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cyclical ketogenic and carb loading

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  • #16
    Originally posted by gopintos View Post
    I am thinking that is why the LC/HF didnt work so hot for me. Because I was full on way fewer calories. For many months. As soon as I switched up the macros, and was hungrier too I guess, I started losing again. And some days, I was on the upper end of my "range" for weight loss, but still lost weight whereas I was stalling while chronically on the low end. Now I am trying to do more zig-zagging. Some high days, some low days. I know some ppl carb cycle. I havent really fine tuned it that much, though naturally some days are more than others.
    You are one switched on lady.

    Zig-zagging is the way to go for avoiding suppression of basal metabolic rate.

    Avoid doing just about anything chronically over the timescale of more than a few days and you will reap the benefits.

    I don't carb cycle very much - I eat low carb in line with PB (around 120-150 g net carbs a day on 2500 cals daily energy intake, active lifestyle). I cycle calories out/calories in much more so than carbs.
    F 5 ft 3. HW: 196 lbs. Primal SW (May 2011): 182 lbs (42% BF)... W June '12: 160 lbs (29% BF) (UK size 12, US size 8). GW: ~24% BF - have ditched the scales til I fit into a pair of UK size 10 bootcut jeans. Currently aligning towards 'The Perfect Health Diet' having swapped some fat for potatoes.


    • #17
      This is going to be difficult to adapt to, how do people who are primal, or fit for that matter keep their body fat levels constant once they have initially gotten their body fat levels down? I'm in ketosis right now, and the intention is to be primal after that, but don't really know how I will maintain whatever my ideal body fat level is. There are the normal bodybuilders(even competition eaters-furious pete) and athletes who do consume grains and don't follow primal diets who maintain very good bodies, at least good looking. I know they must work a lot to keep those levels low but I would really like to put in minimum effort when it comes to working out since there will be many times where I'm not able to. My main concern here comes from the fact that I am a teen, but with a lower metabolism, not obese or fat, just kind of normal and even with exercise previously, my fat seems EXTREMELY stubborn even with large amounts of cardio during track season, which is why I am resorting to ketosis.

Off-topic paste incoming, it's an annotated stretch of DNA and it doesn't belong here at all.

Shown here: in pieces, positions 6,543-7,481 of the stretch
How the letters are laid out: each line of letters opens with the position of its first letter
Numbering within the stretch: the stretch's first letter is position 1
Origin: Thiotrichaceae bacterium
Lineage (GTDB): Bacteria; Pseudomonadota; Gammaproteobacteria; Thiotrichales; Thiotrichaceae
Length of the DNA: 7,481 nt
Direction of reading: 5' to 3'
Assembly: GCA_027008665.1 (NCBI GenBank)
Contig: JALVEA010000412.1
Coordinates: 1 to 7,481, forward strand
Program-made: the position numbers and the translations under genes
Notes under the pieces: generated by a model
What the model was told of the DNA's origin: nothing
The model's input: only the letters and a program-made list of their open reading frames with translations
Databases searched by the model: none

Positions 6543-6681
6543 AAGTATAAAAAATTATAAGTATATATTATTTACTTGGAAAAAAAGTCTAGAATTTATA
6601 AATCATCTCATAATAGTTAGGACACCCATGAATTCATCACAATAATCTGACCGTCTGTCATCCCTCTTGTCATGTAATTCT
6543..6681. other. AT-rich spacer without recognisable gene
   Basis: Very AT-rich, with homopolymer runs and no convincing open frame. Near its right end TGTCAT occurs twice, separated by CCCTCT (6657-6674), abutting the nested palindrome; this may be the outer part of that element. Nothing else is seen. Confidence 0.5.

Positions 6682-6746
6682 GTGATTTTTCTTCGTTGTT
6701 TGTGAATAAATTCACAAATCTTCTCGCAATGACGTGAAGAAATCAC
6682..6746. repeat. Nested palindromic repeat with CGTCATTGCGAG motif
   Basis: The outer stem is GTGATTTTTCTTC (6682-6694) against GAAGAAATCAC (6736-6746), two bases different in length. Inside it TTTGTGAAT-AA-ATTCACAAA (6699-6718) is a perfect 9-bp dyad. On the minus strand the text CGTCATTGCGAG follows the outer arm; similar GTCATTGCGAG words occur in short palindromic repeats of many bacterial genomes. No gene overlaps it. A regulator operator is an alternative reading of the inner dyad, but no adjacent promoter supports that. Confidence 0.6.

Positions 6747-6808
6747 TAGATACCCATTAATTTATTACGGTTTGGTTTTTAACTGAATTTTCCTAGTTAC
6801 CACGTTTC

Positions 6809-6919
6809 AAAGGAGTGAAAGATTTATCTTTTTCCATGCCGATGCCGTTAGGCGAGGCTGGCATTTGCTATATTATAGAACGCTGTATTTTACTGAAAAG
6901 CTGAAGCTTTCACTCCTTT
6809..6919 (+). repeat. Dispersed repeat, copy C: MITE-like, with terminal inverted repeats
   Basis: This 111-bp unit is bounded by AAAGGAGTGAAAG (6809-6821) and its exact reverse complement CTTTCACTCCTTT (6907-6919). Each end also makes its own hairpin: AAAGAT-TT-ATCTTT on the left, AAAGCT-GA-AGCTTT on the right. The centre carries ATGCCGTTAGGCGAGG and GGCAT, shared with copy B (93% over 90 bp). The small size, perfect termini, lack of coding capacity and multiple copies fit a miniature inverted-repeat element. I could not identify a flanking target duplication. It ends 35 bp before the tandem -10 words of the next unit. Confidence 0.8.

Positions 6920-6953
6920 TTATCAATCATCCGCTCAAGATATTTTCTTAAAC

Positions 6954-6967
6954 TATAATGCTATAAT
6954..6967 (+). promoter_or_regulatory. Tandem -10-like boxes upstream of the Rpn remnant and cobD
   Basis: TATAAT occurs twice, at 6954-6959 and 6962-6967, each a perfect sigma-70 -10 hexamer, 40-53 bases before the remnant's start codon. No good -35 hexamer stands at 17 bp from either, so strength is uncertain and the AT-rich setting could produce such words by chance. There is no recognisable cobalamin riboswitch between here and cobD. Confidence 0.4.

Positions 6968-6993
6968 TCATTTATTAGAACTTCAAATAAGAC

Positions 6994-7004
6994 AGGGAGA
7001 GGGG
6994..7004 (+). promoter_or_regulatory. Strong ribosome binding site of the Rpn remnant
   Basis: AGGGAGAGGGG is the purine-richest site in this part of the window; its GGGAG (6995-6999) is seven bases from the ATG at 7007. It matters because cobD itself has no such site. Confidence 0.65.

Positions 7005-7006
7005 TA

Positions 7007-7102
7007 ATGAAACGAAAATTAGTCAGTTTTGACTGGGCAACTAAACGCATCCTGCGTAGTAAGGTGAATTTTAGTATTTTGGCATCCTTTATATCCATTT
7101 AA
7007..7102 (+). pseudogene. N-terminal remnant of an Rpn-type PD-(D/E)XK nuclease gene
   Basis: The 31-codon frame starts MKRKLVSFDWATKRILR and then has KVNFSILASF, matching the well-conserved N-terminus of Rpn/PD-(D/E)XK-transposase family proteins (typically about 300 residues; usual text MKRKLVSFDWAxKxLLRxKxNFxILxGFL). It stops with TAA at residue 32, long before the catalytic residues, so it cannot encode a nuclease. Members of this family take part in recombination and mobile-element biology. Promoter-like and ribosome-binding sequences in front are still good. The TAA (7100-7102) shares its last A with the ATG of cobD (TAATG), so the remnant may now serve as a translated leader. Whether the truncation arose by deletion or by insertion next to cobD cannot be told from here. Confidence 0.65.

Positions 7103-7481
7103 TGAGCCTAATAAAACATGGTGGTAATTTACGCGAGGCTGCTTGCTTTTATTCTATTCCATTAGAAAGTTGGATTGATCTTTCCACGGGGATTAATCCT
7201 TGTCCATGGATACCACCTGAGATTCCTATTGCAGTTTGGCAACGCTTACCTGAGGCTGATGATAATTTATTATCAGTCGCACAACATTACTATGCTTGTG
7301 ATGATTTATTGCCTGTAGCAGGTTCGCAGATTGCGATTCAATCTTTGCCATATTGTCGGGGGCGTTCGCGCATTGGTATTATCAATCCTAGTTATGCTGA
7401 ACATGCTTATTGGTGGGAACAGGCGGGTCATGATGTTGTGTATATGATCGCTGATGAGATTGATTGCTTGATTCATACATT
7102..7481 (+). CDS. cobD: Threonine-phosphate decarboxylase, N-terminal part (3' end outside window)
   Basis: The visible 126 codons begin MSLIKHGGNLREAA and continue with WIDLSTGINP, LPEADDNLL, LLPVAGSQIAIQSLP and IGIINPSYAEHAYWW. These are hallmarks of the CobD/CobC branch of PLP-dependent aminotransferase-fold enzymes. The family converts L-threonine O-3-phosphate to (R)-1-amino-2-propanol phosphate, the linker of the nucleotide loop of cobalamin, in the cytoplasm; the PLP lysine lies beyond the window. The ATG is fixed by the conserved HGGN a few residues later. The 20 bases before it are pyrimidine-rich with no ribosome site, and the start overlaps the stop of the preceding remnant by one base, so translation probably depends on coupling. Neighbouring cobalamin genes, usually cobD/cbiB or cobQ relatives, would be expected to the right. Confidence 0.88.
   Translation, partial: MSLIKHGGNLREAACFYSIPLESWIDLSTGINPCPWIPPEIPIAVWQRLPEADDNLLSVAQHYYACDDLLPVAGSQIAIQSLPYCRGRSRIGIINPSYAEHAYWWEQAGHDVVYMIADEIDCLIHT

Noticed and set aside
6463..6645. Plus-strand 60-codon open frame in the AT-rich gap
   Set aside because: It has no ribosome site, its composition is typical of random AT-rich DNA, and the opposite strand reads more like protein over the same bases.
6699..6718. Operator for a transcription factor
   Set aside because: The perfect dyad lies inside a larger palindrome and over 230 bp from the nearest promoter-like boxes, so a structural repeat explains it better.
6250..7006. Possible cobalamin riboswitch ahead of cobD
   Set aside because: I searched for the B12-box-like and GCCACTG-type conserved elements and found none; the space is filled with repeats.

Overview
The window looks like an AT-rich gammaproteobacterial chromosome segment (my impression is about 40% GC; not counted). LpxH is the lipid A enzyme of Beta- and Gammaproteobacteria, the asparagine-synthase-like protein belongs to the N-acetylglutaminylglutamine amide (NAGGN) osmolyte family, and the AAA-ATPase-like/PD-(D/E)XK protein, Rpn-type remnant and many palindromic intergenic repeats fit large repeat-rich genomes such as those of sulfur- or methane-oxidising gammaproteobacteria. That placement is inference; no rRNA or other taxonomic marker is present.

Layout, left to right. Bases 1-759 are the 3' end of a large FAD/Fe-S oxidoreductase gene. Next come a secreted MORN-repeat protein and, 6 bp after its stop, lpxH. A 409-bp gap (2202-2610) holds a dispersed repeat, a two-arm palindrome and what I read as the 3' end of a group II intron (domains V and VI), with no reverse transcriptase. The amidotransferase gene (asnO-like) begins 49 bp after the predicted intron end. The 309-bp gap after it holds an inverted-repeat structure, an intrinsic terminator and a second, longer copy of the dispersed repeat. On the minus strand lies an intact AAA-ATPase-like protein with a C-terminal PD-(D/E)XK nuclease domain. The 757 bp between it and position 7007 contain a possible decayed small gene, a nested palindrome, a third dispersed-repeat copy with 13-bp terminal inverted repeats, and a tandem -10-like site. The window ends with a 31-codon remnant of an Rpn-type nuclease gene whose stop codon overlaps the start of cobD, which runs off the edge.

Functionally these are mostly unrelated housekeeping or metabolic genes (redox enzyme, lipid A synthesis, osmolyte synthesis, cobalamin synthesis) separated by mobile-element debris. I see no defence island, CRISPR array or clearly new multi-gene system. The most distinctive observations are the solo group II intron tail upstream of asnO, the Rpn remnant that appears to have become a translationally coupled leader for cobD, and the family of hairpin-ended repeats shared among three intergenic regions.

• #18
        Also, on another note, not sure if I should start a new thread for this but, I've read that on high fat, low carb diets, levels of IGF-1, despite the idea(not sure if its true or debatable) that HGH and testosterone should be higher when there is less insulin, go down which bothers me not only because I want to gain muscle mass, but also because my major goal is to try and increase my height while I still have better chances of growing. My growth spurt was early and since then I haven't really had another "spurt". Not sure there have been topics on this, but if anyone can help by pointing me to articles or another thread that would be great.


        • #19
          I keep my bodyfat levels down (now that they're pretty low), by engaging in solid bodyweight training a few times a week, tossing in some lifting every now and then, long walks, and some light cardio maybe once a week.